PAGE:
Covington’s urban core spans from the Ohio River south to 12th St./Martin Luther King Jr. Blvd. and from the Licking River westward to I-71/75 and the Brent Spence Bridge, and has many gems for the urban explorer. The best way to experience downtown is to just get out and start walking around. You are bound to run into something interesting or enjoyable.
Things to Do
Covington’s most popular destination for visitors, Mainstrasse Village, is a thriving entertainment and dining district. Most of the area's local restaurants, boutique shops, and galleries are located in quaint, historic buildings. The neighborhood is characterized by its 6th Street promenade and Goose Girl Fountain that often hosts festivals and other events for both children and adults. Learn more about Mainstrasse.
Other popular locations for dining options are Roebling Point, located at the foot of the John A. Roebling Suspension Bridge, and the Madison Ave. corridor, extending from the Riverfront to Martin Luther King, Jr. Blvd. Find restaurants in this area.
Renaissance Covington is the City’s Main Street Program. This organization brings many exciting and enjoyable events to Covington’s downtown, including a Farmer’s market, held from 9 a.m. - 1 p.m. every Saturday from May through October.
For a listing of activities and events, visit the City's Events Calendar.
Things to See
Arts & Culture
Downtown Covington features numerous murals by both local and internationally-renowned artists.
The Roebling Murals at the Covington Waterfront are a series of 18 panels depicting the history of Covington from 800 BC to the present day, painted on the flood wall along the Ohio River and visible from the Roebling Bridge. The murals were painted by Lafayette, LA-based artist Robert Dafford, working with a team of assistants. Learn more about the panels, the artist, and the history of the project.
The parking lot located at West 7th St. and Washington Ave. is home to two large murals, "The Divine Proportion of All Things" by Tina Westerkamp in collaboration with ArtWorks, and "Love the Cov" by BLDG. ArtWorks is responsible for three other murals in downtown Covington, details of which can be found here.
In recent years the city has been visited by internationally-recognized artists like Vhils, The London Police, and Faile. The London Police have visited Covington twice, creating pieces that can be viewed the buildings located at 521 Madison Ave. and 406 Scott Blvd.
The Riverwalk Statues are seven, life-like bronze statues of historical figures located along Riverside Drive. The statues feature Chief Little Turtle, a Miami chief who lead a confederacy of Native Americans against US forces in the 1790s; Simon Kenton was an early explorer; John James Audubon, who spent time drawing and painting; James Bradley, a slave earned enough money to purchase his freedom and took part in the Lane Seminary debates on slavery; Daniel Carter Beard, who founded the Boy Scouts in 1910; Captain Mary B. Greene, one of the few women to become a licensed river pilot and boat master; and John A. Roebling, best known as the architect of the Brooklyn Bridge who also designed the Roebling Suspension Bridge.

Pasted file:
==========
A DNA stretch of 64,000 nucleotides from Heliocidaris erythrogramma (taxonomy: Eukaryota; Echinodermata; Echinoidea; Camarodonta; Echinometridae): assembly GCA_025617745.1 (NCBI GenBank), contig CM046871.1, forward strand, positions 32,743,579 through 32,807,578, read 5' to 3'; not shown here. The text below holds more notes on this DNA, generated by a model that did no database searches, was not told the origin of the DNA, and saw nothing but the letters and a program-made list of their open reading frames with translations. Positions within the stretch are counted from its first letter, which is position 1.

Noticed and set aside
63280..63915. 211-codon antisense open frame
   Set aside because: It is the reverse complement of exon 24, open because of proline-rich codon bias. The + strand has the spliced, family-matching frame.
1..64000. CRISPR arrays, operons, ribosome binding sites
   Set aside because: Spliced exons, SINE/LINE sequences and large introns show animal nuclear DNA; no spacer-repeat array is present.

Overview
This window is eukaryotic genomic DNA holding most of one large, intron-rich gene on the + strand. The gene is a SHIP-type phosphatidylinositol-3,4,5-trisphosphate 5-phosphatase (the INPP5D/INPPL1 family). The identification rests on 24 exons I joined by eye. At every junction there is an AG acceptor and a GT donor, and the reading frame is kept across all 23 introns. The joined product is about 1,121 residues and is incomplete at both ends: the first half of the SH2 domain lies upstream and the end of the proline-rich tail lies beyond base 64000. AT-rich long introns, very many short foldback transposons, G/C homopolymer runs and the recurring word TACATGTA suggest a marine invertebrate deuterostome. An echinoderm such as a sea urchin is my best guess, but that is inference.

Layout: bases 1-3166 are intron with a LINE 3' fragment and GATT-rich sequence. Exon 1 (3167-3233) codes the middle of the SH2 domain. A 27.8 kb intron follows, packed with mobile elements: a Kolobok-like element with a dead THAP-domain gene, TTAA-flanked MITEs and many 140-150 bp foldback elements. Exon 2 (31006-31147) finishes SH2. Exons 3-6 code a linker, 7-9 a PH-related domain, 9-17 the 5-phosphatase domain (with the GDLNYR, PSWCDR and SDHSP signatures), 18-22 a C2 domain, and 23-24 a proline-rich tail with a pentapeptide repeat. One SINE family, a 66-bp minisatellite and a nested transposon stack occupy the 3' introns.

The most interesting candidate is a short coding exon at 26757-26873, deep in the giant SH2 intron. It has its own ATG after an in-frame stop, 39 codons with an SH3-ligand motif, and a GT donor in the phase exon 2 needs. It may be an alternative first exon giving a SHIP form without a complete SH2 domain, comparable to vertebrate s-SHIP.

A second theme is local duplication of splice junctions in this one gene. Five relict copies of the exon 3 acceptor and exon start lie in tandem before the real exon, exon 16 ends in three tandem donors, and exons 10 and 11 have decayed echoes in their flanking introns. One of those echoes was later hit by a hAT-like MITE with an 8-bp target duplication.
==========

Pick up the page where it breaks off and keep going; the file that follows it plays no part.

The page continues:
Covington has the second highest number of properties listed on the National Register of Historic Places in Kentucky. There's no better place to view some of the best examples of these historic buildings then in the Licking Riverside Historic District. Located at the confluence of the Ohio and Licking Rivers, the neighborhood features outstanding nineteenth century architecture and scenic river and city views. It was named one of 10 Great Neighborhoods for 2013 by the American Planning Association (APA).
Several structures in the Downtown Commercial District are individually listed on the National Register of Historic Places, including the Roebling Bridge, Trinity Episcopal Church, and the Odd Fellows Building.
Click here for a map of National Register Historic Districts and Landmarks in Covington.
The Southbank Shuttle Trolley, operated by TANK, travels between the riverfront cities of Newport, Covington and downtown Cincinnati, making travel between entertainment venues, sports arenas, shopping, dining, and cultural destinations easy. Signs with a detailed map mark each trolley stop. Trolleys stop at each stop every 15 minutes during the posted service hours and costs $1 per ride. Get more details on hours of operation and route stops.
Downtown Covington has six Red Bike stations. Red Bike's bike-sharing program allows you to rent bikes from any of their bike-sharing locations across Cincinnati and Northern Kentucky. Learn more about how Red Bike works and bike share locations.
For information on metered parking, surface parking lots, and parking garages in downtown Covington, use the map below.
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Partner Tourism Agencies
If you are planning a trip to Covington, Northern Kentucky or the Greater Cincinnati region, the following regional tourism agencies that can provide more information on what this region has to offer: